On a Sabbath last August, members of Kenosha, Racine and Raymond churches gathered in Downtown Kenosha to pray for the wounded community and later spread out into Kenosha to volunteer in support of local cleanup efforts.
Local church leaders were looking for ways to help in the wake of the international spotlight after a police officer shot Jacob Blake, triggering protests and civil unrest.
“We wanted to come together and show some unity in Christ so we can unify with our community and help,” said Zack Payne, head network pastor for Wisconsin Southeastern Network Seventh-Day Adventist churches. “It’s a display of unity that we’re all able to come together and accomplish something — we’re here and we care.”
Payne says his leadership team wanted to do a follow up to the successful community outreach but with the coronavirus raging across Wisconsin, they found themselves with limited options in what they could do.
As they scanned the area, they saw that there were organizations already making meaningful change. The WISEN leadership decided to join forces with three of those organizations.
Armed with a $6,000 donation from the Lake Union and Wisconsin Conference of Seventh-day Adventists, Payne and Lay Pastor George Andrews III showed up at the doorsteps of the organizations a few days before Christmas with checks for $1,500 each.
“They seemed to be doing a lot of good, so we were able to give to them with confidence,” said Payne.
Remaining funds donated were used to pay some expenses they incurred during the August event.
The Kenosha YMCA/Frank Neighborhood Project is putting the funds toward an after-school tutoring program at the Frank Elementary School. They’re currently assisting 72 students in improving their math and reading scores.
“This (donation) is tremendous blessing,” said Rachel Mall, the Y’s Youth and Family director. “Everybody is struggling financially so this money will help us continue the program.”
Karl Erickson, executive director of the Evangelical Lutheran Church of America Outreach Center (ELCA), said he wasn’t expecting the windfall, but he, too, is grateful.
ELCA is a faith-based non-profit, focusing on sharing God’s love and its mission is to help residents become self-sufficient. However, with services curtailed because of the pandemic, they’re focusing on the immediate need of providing warm clothing.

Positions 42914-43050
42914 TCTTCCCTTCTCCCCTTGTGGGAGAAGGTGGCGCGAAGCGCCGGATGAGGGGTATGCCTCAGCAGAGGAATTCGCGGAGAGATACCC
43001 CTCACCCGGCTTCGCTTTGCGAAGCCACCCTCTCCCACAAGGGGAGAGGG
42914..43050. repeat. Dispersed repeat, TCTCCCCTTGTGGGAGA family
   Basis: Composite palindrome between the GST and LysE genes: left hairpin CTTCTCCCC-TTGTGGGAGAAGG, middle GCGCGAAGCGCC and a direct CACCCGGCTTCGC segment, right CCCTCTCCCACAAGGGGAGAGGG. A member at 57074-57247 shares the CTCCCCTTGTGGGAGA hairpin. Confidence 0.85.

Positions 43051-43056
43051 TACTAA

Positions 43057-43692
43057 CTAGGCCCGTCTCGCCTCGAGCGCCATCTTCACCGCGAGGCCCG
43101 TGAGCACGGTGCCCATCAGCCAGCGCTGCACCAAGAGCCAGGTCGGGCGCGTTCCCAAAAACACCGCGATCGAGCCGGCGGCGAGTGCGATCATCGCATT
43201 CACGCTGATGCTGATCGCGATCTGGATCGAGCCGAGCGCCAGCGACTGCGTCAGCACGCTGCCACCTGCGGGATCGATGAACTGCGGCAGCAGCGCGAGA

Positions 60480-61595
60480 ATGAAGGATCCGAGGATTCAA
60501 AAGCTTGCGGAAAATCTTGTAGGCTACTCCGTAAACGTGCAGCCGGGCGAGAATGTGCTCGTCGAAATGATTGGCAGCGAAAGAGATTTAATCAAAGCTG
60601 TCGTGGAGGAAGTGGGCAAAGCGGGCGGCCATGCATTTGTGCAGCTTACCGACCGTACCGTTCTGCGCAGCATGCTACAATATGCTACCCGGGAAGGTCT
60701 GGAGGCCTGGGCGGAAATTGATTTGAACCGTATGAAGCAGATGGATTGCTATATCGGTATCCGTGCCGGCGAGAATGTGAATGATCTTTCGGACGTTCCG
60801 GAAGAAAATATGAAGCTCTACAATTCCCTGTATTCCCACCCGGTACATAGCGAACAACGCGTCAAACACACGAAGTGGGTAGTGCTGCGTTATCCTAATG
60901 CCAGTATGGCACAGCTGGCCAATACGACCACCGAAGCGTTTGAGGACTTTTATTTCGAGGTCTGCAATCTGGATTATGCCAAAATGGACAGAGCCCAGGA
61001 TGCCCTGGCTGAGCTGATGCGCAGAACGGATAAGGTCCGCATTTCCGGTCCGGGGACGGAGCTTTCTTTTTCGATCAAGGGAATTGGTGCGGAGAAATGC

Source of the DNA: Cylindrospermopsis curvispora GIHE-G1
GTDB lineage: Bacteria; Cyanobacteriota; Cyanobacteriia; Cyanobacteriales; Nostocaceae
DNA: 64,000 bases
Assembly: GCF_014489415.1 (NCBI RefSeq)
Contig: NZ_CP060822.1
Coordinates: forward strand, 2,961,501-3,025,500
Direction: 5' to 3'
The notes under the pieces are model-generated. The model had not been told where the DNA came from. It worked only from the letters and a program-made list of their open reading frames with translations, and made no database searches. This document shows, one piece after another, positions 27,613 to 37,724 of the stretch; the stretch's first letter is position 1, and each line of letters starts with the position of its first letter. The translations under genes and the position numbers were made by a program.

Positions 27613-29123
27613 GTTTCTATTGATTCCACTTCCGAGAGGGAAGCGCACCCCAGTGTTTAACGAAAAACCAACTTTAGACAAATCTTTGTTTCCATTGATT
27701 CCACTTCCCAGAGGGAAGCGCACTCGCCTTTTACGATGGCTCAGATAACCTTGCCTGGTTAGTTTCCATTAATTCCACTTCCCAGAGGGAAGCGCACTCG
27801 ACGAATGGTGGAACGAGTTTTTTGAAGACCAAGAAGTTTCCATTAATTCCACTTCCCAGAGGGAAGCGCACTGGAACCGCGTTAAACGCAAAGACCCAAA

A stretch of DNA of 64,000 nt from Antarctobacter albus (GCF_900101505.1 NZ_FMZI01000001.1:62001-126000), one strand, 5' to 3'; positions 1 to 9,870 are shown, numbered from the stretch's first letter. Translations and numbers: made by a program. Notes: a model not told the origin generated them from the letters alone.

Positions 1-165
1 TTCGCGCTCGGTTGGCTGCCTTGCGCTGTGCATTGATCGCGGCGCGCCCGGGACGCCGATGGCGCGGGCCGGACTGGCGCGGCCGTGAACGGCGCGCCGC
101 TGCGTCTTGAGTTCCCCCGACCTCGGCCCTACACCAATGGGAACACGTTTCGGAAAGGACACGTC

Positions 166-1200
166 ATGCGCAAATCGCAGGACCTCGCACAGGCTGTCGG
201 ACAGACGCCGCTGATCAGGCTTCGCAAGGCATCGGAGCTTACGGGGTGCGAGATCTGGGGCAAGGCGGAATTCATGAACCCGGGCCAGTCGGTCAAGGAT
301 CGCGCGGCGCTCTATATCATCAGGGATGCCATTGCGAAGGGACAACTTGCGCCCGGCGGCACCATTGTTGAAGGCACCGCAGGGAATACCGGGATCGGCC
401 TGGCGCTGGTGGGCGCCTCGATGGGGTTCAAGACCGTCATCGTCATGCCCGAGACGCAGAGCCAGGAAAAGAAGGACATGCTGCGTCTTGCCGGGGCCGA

Erickson says they have already used the money to buy hats and gloves. “We needed this,” he said.
The Shalom Center of the Interfaith Network is the largest food distributor and homeless shelter in Kenosha, providing 72,000 meals last year through their soup kitchen network and 21,000 shelter nights to single households and families.
The center’s executive director, Tamarra Coleman, said they were especially humbled to receive the unsolicited and unrestricted funds from another local organization.
“Last year was a rough year and so many fundraisers were cancelled,” she said. “For them to think of the Shalom Center is huge. We have a great community.”
Payne, who has pastored in the area for almost four years, was pleased to be able to help. “We are just grateful to be a light to our community,” he said.
IN PHOTOS: Jockey employees pitch in to build beds for Kenosha children in need
On Friday, Jan. 15, — and happening again next week — volunteers with the Jockey Being Family Foundation, the charitable arm of Jockey International, were gathered in a tent outside the Jockey corporate headquarters, 2300 60th St., building beds for the local chapter of Sleep in Heavenly Peace, a charity that provides beds for needy children.
The local has given away 600 beds in three years and has consistently had a waiting list.